We are back with another little story coming from the data collected in April 2021 regarding Linux Gamers’ habits and perceptions. This time we thought it could be fun to go through the usage of game stores… Namely which game stores are currently used by Linux gamers, and at what frequency.
In the survey, we asked people where they buy their games from, with the following choices:
- Epic Games Store
- Humble Store
- Third Party Keys Resellers
- Ubi Store
And we asked at what type of frequency respondents were purchasing games from each of them, using the following metrics:
- Frequent purchases in said store
- Infrequent purchases
- Not purchased anything recently
- Never purchased anything
Note that we specifically asked not to only consider Linux purchases, but any purchase made on such stores in case they use Mac or Windows as well for gaming.
This gives us some additional information beyond simply a “yes/no” binary answer regarding the usage of each store.
Overall Picture: Steam Remains the King
It should come at absolutely no surprise that Steam is the most popular store among Linux Gamers. After all, it was the first to officially support Linux, and also doing it by bringing numerous games to Linux via native versions, pushing for Steam Machines (Linux-based) and finally developing Proton to make it almost seamless to run numerous Windows games.
Okay, Steam is the clear winner, but is there any close second?
The following graph will answer this question nicely.
As you can see, no competitive store is even close to challenging Steam in terms of adoption right now for Linux gamers. If anything, we do see a very clear pattern that stores that have some level of Linux support (GOG, Humble Store, Itch.io) fare better in terms of Linux users’ adoption. Still nowhere close to Steam, but at least they have some regular/irregular users. Stores with absolutely no Linux support (Origin, Ubi Store, Epic Games Store) follow a different trend, with the large majority of respondents having never used them at all, or not used them anytime recently.
Epic has been giving away numerous games over the past year, and while it may have increased the trial (as in, logging in the platform and checking out the store), it looks like it has hardly moved the needle for Linux Gamers to even bother buying games on it. There are now multiple options to work with the EGS, such as Legendary (CLI) and the Heroic Games Launcher (GUI), but the lack of official support certainly makes things more difficult.
So, should we stop here? No, not when there is more we can gleam from the data! The next step is to do a pattern analysis: what kind of profiles exist out there in terms of usage/purchases across stores?
Clusters of Behaviors: 5 Different Profiles
There’s five clusters that clearly emerge from the data. You may want to click on the picture below to better see the details.
This is how we can understand each one:
- Cluster 1: (45.4% of respondents) – Steam only, while split between frequent and infrequent purchases.
- Cluster 2: (31.3% of respondents) – Steam is the main outlet, with some usage of Humble Store, GOG and Itch.io.
- Cluster 3: (12.6% of respondents) – Strong usage of Steam, GOG and Humble Store, with also the strongest usage of Itch.io reported.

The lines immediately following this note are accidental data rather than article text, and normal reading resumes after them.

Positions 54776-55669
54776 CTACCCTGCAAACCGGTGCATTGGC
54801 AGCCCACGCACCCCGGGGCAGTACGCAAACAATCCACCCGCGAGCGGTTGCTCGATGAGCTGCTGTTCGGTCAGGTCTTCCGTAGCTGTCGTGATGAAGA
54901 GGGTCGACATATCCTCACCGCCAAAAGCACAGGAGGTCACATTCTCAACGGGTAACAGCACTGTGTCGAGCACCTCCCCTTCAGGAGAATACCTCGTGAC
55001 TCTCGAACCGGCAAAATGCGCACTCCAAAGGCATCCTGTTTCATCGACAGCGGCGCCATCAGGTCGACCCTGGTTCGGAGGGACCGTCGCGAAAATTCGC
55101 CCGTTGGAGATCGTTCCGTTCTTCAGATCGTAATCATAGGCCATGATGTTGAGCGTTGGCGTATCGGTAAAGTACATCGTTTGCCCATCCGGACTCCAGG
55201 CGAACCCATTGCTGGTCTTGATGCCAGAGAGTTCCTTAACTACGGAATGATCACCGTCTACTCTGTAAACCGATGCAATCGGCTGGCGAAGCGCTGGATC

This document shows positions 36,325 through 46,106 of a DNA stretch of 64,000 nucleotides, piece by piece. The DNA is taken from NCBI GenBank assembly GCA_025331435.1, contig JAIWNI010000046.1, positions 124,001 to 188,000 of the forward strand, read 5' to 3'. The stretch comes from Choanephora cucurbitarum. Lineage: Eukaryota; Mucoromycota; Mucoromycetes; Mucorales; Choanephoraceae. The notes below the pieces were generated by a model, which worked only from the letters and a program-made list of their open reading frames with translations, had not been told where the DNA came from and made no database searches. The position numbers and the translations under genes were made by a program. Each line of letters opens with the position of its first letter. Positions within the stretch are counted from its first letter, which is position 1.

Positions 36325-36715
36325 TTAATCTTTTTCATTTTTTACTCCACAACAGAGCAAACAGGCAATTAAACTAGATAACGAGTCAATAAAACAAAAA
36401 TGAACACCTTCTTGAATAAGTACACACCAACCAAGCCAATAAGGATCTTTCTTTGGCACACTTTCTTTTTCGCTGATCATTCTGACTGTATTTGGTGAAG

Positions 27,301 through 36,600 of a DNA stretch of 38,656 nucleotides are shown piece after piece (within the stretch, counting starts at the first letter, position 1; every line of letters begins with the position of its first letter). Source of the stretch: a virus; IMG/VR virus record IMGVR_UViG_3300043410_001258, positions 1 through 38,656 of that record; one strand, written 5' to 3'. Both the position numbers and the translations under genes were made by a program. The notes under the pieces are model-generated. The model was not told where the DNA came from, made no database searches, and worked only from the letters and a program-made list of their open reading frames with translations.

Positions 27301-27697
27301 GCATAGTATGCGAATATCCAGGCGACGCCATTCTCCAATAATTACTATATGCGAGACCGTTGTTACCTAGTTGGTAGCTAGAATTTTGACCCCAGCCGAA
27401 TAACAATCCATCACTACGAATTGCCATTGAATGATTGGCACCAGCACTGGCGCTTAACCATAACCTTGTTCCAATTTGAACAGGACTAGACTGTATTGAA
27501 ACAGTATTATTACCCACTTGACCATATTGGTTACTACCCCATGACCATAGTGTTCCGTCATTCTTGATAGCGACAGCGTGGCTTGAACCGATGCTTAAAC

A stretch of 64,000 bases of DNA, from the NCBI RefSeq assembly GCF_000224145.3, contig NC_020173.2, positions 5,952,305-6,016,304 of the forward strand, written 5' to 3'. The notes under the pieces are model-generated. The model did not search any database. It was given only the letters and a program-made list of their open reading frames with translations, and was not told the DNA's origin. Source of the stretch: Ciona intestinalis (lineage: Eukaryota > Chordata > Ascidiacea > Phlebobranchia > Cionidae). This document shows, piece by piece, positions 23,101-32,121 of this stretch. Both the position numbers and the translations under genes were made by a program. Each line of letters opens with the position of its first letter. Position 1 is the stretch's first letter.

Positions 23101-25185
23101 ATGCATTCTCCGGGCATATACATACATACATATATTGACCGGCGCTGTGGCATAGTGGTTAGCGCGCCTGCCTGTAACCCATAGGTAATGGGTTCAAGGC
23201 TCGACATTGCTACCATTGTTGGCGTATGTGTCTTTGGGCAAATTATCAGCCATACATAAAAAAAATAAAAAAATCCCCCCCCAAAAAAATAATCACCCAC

- Cluster 4: (10% of respondents) – Steam reigns, with Origin as the second outlet considered. This is also where we find the largest usage of Epic Games Store.
- Cluster 5: (0.06% of respondents) – Steam, followed by Origin and Ubi Store: that’s almost no one.
Cluster 5 is absolutely negligible in numbers, but carries a very different behavior so we will keep anyway in the analysis.
So Where Do You Fit?
I am probably in the Cluster 2: I almost use Steam exclusively, but I sometimes grab a bundle on Humble Bundle, or (recently less and less often) buy games on GOG when on sale.
I admit I was quite surprised to see the Cluster 4 with a non-negligible user base for Origin (EA). I wonder if such gamers are using Origin at all on Linux, or if it’s simply to play games on Windows. On Steam the experience with EA games installing the Origin client in your back is typically pretty terrible, yet sometimes it works after tinkering with it.
Where are things going?
For Linux gamers, I don’t expect much change in the near future: Steam is here to stay, and more than ever as an ally of Linux gamers since they have announced the Steam Deck that will run SteamOS 3.0 based on Arch Linux.
Other stores are for now showing no sign of equivalent support: Proton is open-source yet only used on Steam so far, while some courageous developers are actually spending their own time to make things less terrible by developing unofficial clients… such as minigalaxy and HeroicGamesLauncher.
A few years ago if you had asked me what would be the next store to support Linux (as in, seriously), I would have said GOG, but GOG has over time decided to completely ignore Linux support (no Galaxy client, and no usage of Wine/Proton either to make Windows titles run on Linux as an option) that they are not a credible actor for most of us anymore.
One of the key factors that could reshuffle things a little is the Steam Deck. If it proves successful enough and IF SteamOS 3.0 delivers on its promises (support the full catalogue including EAC titles), maybe this will become a better incentive for EGS and GOG to publish an actual Linux client for that device. While Tim Sweeney and EGS seem to consider Windows the only “free operating system” so far, I hope that EGS will eventually support Linux with a proper client.
Next Survey Results
We will be looking next at the usage of different distros from the survey, so stay tuned!
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